|"Crackling with energy and passion"|
by Avril Silk for remotegoat on 05/09/12
All An Act, by Sean Michael Welch, is outstanding. This intelligent, passionate and challenging two-hander from Depot Theatre examines forensically the layers of truth and lies between friends, lovers, men and women, raising difficult questions with integrity and power. Afterwards, my companion and I could not stop talking about it, and were honoured to meet Kathleen O'Neal, who played Petunia, the circus clown. Her full-on performance was brilliant and compelling. Petunia, crackling with energy and anger, popping pills like candy, is devastated by the consequences of an ill-advised one night stand with her fellow clown and lifelong friend Merkin, played by Adam Petherbridge, Merkin, drinking and screwing his way through life, with an easy charm and a nice line in self-deprecation, is bewildered and panicked by Petunia's dissection of their relationship following their sexual encounter. Adam's performance was as powerful as Kathleen's. They were riveting.
Exploring the huge questions about life and death, love and hate, whilst preparing to perform in a three ring circus, disguised by make-up and clown costumes, is a powerful metaphor. In between our arrival from who knows where and our departure to ditto, we humans find ourselves jostled by miracles, mundanity, comedy, tragedy and the wonder and craziness of our fellow travellers. One minute dancing along the high-wire; the next terrified witless in the lion's den; the next falling over our own feet.
Director Melody Erfani ensured that the clowning was authentic. Sometimes Petunia and Merkin made us laugh raucously. They also reduced us to profound silence - and to do that wearing, respectively, a lime green tutu over pink spotty knickers, and rainbow-striped baggy trousers whilst riding a miniature tricycle, is remarkable.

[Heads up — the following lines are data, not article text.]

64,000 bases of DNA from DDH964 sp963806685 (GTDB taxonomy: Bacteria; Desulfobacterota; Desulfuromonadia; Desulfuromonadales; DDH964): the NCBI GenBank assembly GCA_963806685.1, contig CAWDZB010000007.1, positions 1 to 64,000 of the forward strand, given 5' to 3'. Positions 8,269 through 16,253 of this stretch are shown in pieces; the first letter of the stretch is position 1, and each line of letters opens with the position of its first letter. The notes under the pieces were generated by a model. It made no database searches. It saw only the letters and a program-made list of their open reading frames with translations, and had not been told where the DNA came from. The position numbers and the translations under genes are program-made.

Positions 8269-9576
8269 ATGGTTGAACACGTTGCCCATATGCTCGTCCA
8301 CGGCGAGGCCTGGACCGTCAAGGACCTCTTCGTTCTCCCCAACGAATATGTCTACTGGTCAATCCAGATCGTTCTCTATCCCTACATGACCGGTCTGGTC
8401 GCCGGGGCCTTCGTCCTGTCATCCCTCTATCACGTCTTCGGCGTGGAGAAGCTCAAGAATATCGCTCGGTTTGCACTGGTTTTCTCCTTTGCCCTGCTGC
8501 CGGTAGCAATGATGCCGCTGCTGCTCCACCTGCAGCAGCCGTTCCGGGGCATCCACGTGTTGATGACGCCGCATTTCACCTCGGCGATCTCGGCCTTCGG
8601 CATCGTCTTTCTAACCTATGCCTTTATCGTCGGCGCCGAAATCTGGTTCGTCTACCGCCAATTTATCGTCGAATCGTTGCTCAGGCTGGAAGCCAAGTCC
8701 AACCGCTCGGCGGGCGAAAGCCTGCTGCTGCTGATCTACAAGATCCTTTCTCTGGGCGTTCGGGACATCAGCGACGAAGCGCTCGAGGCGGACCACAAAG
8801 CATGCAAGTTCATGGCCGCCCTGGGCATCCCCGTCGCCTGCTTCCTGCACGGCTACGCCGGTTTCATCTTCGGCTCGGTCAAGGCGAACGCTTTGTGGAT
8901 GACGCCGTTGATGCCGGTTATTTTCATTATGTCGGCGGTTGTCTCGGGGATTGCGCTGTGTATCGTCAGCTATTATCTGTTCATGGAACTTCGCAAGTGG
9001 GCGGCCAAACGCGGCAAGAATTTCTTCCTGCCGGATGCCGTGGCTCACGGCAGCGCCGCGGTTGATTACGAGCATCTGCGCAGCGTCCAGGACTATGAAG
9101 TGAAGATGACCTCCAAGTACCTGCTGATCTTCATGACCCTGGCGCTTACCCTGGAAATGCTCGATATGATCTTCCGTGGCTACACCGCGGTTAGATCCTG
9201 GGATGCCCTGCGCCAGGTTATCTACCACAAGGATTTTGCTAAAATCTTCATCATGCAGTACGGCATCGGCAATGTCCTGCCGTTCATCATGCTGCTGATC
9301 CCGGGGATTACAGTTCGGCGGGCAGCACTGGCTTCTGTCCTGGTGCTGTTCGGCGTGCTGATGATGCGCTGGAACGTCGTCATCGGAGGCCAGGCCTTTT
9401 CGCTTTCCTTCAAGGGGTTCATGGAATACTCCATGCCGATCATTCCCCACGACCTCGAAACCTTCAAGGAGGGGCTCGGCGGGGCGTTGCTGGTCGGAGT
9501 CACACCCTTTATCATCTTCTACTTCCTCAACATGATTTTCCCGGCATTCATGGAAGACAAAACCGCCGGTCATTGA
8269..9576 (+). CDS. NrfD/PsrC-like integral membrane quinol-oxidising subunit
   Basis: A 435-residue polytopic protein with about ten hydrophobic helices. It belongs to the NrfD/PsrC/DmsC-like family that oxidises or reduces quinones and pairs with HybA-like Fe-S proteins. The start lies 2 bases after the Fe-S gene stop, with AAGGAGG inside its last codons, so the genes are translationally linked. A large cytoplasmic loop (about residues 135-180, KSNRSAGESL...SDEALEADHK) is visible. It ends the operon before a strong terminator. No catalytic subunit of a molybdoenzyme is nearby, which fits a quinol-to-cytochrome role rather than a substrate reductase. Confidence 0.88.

All An Act leaves the audience with two questions - one of which is, 'Will the friendship between Petunia and Merkin survive sex?' It is a tribute to excellent writing, first-class direction and blistering performances that we find ourselves caring and hoping. I won't reveal the other question. I will say that I saw myself as a young woman in Kathleen O'Neal's performance. As a mother, and (at present|) honorary grandmother, my perspectives have changed with the years, but it is vital to me to keep faith with my younger self even if I would now counsel different choices. I would love to know if older men in the audience were similarly affected by Adam's portrayal of a charming, careless young man.
Exeter's Bike Shed is a gem of a venue - intimate, welcoming, stimulating, courageous. I'm delighted there was a large audience for All An Act. To see such fine work, all the way from New York, is a privilege. It was costly for the company to bring this stunning work to England. If you would like to help them financially, their website tells you how.
You can catch All An Act on Wednesday, September 5th at the Bike Shed. Strong language, strong subject matter and strong performances combine to produce an event that is disturbing, thought-provoking and exceptional. Bring on the Clowns.
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